You can ask these questions to determine the level of stability and function:

  1. Where is your favorite place to study? (You are trying to figure out if there is enough space/stability to have a place to study.)
  2. For many people right now, getting food is not easy. How is your household getting food? (You are trying to find out if there is sufficient food.)
  3. What kinds of food do you like to cook/make? Are you a good cook/baker? (You are trying to find out if there is enough food.)
  4. Some people are morning people. They like to wake up early. Some people are night owls. They like to go to sleep late. Which one are you? Do you like to take a nap? Where is your favorite place to sleep? (Sleep is key in mental health. What you are trying to figure out is if there is a place to sleep and if they are getting sleep. Teenagers have a different circadian clock in the research. They need more sleep and tend to sleep in later.)
  5. For people to live together, everyone has to pitch in and help. How are you helping to keep your household running? (You are trying to find out if they are responsible for other people.)
  6. Who do you care the most about, and who cares the most about you? (You are trying to find out if there is a significant, caring relationship with an adult. If they do not have a caring relationship with an adult, they are significantly at risk.)
  7. Where is your favorite place to play? (Listen for opportunity to move around—a key in mental health.)
  8. You can start your lesson with a page of emojis and ask the students to identify three faces that most indicate how they feel that day. One or two days in a row is not an indicator of overall emotional well-being. But if the emojis constantly being selected are sad or angry, that merits further research. (Male brains have more of a tendency to identify anger when depressed, and female brains tend to identify sadness more often.)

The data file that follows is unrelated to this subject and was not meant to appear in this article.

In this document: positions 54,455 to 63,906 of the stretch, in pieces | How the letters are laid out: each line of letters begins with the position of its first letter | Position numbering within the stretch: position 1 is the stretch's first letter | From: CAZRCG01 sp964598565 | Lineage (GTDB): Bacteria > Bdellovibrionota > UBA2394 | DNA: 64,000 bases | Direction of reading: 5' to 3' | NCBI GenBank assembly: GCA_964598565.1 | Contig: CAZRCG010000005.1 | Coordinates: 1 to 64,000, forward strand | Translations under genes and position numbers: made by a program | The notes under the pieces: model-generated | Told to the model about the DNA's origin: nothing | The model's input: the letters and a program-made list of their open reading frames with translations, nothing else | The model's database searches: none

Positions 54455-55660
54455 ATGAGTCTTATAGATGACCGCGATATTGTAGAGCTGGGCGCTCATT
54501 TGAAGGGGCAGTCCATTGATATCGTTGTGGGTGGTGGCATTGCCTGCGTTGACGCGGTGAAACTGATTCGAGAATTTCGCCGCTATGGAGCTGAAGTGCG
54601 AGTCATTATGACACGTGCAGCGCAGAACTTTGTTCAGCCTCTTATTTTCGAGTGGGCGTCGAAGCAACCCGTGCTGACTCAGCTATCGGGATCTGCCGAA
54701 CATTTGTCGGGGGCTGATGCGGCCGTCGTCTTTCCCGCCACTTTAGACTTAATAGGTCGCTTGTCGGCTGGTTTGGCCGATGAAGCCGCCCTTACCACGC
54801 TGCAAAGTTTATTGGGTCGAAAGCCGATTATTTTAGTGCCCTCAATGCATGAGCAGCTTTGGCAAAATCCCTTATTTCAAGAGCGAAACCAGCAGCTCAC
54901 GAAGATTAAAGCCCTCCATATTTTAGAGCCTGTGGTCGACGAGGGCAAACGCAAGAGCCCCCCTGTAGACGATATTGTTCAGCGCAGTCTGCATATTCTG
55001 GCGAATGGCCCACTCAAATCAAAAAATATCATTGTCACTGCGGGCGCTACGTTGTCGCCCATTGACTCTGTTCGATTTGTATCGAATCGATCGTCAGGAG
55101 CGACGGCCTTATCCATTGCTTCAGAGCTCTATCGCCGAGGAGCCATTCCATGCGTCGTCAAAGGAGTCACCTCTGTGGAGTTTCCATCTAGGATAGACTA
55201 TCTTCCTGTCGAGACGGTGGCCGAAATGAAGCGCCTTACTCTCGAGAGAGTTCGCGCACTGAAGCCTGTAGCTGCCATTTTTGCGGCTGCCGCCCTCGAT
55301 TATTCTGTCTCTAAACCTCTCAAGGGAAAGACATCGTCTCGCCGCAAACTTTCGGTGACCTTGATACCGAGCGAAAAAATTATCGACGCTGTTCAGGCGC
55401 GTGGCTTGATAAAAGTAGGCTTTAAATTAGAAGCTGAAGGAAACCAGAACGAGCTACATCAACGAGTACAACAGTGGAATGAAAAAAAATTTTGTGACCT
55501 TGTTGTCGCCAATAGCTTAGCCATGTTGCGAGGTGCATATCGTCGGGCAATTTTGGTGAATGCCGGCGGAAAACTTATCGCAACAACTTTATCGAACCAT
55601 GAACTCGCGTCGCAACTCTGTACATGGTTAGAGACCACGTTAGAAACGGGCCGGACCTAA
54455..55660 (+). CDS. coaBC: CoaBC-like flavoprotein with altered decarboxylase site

9. Use invitational language. Stay away from the “why” question. Instead, invite information. Here are some phrases you can use. “I wonder…” “I noticed…” “If you were ruler of the universe, what would you do right now?” “What can I do for you now?” “If you had a fairy godmother and could have one wish granted, what would it be?” “Please help me understand…”

What do you do when you are concerned about the well-being of the child?

Please contact the administrator and have a conversation about the situation. Remember that right now, in the middle of COVID-19, the child probably will not be removed from the home. The system does not have that capacity unless the child’s very life is in danger. (According to news reports, in some of the major cities, public safety visits to the emergency room with children have quadrupled.) The bigger question is this: How do we provide support in this situation so the damage to the child is minimized? Are there social service supports, church supports, etc. that can bring a few more resources to this household? Is there someone who can contact the child daily?

Please remember: You cannot save the world. Make circles of concern. Your first circle is your family and loved ones. The next circle is your colleagues/staff. How are you supporting each other? If you are unsupported, you cannot support students. The next circle is students. Triage those students. For whom are you most concerned?

Right now, almost all of us are in the world of survival. The hidden rules of poverty are in action. Survival can be brutal and unforgiving. The losses always come before the gains. Will we come out stronger on the other side, or will we allow it to destroy us?

As a profession, I believe we will come out stronger. It will be our faith, our commitment, and our future story that gets us to the other side.